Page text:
The designs of Vladimir Djurovic for the 79,300-square-metre Toronto gardens are an intentional attempt to render contemporary the very spirit of the Islamic garden. “I think that His Highness is happiest when he is working and discussing the gardens. He really wants us to reinterpret the Islamic garden in a contemporary way. We did not copy any garden – it is more about what you feel and smell and hear in an Islamic garden. What it is that I love about Alhambra is the sound of water and the smell of jasmine. I wanted to use a very contemporary language. The architecture of the buildings is very contemporary. The garden must reflect its context as well – a place covered with snow. I like this challenge: how to reinterpret the Islamic garden.”
One area of particular attention and concern in the frigid winter climate of Toronto was the use of water in the gardens. “In one preliminary scheme we created translucent cast acrylic elements with water flowing over the edges. Covered with snow, they would appear like lit ice cubes. The edges would have been angled out so that freezing ice would fall off the edge of the basins,” explains the designer. This idea was abandoned in favour of solid granite basin walls because Djurovic could not vouch for the long-term reliability of acrylic slabs, which tend to turn yellow with time. The newly designed granite basins still have their edges angled out to allow expanding ice to fall out and reduce ice pressure on the walls. A small rose garden is part of a ‘green room’ (multipurpose area for temporary events) that is located behind the formal garden which is between the Aga Khan Museum and the Ismaili Centre. A ‘stone carpet’ is set at the entrance to the Museum.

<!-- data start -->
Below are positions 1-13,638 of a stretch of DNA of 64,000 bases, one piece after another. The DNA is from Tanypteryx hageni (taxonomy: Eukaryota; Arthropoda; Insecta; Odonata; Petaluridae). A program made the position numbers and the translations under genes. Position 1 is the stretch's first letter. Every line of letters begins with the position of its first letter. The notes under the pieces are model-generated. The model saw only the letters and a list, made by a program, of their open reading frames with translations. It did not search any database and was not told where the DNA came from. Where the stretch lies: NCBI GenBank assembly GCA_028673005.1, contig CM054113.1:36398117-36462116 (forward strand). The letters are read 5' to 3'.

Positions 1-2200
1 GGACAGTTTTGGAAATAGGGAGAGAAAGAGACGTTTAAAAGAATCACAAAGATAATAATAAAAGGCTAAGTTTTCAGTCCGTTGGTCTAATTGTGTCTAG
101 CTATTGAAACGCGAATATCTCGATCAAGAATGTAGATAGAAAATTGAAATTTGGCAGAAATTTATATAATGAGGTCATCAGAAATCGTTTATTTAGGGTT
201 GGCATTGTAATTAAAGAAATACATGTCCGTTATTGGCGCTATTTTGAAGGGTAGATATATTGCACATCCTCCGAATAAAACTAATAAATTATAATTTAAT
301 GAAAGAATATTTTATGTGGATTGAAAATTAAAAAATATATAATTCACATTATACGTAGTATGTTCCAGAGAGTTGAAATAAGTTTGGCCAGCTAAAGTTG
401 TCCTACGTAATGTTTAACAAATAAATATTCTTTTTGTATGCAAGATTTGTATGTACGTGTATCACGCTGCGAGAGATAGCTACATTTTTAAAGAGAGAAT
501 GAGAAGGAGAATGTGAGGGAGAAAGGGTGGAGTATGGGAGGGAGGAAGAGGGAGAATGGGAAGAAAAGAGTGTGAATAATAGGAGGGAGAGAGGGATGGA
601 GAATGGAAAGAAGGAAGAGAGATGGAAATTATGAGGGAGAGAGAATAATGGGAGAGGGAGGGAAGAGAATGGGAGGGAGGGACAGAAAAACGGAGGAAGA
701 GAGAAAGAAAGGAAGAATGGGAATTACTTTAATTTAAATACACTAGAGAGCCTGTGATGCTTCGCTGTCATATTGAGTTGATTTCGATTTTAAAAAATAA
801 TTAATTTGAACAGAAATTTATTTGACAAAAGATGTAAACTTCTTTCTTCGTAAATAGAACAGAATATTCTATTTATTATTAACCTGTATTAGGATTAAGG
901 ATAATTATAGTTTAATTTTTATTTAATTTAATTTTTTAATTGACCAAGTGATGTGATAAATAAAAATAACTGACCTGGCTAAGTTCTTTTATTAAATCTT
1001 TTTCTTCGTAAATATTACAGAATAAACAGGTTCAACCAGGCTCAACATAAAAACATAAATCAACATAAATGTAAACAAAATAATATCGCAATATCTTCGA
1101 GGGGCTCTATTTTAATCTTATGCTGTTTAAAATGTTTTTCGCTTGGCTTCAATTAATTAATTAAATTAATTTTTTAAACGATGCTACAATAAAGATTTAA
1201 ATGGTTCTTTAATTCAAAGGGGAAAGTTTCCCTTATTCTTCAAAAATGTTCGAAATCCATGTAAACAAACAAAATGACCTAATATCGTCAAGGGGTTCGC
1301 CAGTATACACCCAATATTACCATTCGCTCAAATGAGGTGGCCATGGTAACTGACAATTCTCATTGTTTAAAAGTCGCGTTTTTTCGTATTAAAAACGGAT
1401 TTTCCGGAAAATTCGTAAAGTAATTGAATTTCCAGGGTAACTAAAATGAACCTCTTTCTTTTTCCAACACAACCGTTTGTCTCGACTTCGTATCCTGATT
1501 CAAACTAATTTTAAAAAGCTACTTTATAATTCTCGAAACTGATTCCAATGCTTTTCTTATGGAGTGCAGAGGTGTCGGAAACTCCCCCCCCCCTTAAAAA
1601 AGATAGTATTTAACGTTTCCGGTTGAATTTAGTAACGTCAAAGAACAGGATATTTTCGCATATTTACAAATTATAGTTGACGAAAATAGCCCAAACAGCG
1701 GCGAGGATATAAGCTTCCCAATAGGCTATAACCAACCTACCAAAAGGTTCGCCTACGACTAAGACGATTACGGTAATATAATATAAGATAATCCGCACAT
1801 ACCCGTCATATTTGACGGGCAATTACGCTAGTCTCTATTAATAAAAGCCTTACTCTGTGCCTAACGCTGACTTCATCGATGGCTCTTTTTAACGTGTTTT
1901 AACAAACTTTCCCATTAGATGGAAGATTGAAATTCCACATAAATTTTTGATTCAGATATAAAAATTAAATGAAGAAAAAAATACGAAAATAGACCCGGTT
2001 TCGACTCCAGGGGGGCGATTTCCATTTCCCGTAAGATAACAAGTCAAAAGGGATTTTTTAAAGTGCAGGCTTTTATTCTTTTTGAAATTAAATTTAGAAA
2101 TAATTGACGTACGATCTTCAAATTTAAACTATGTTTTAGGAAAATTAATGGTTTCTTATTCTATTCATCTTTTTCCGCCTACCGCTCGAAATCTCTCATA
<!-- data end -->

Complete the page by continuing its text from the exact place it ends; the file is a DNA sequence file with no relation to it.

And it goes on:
All of the elements imagined by Vladimir Djurovic for the Aga Khan Park share a simplicity and regularity bordering on minimalism, though there are frequent surprises and changes of mood, progressing from a more formal configuration near the buildings and becoming less apparently ordered further from the heart of the site. “The Park is first and foremost a giant buffer zone protecting the sanctum of the project and creating a setting for the architectural volume.
The Park is a sanctuary for wildlife and a place for people to immerse themselves in a natural environment. All plants have been selected to entice an array of birds and butterflies and a pond created to help them breed and flourish.” It is this essential modesty, expressed by a younger creator in the context of work with two very accomplished architects, that has allowed Vladimir Djurovic to conceive of a garden that responds to numerous requirements while retaining its own identity.
The Park intends to offer the visitor a contemplative and sensual experience that reaches its peak in the serenity and tranquillity of the formal garden (the heart of the project) embraced by the Aga Khan Museum and the Ismaili Centre. Having the presence of these two unique institutions embedded within the Park makes this place a special destination. We envision these gardens perpetually changing, with different happenings and activities, becoming true extensions of the life and programmes of both the Ismaili Centre and the Aga Khan Museum.”
Source: Vladimir Djurovic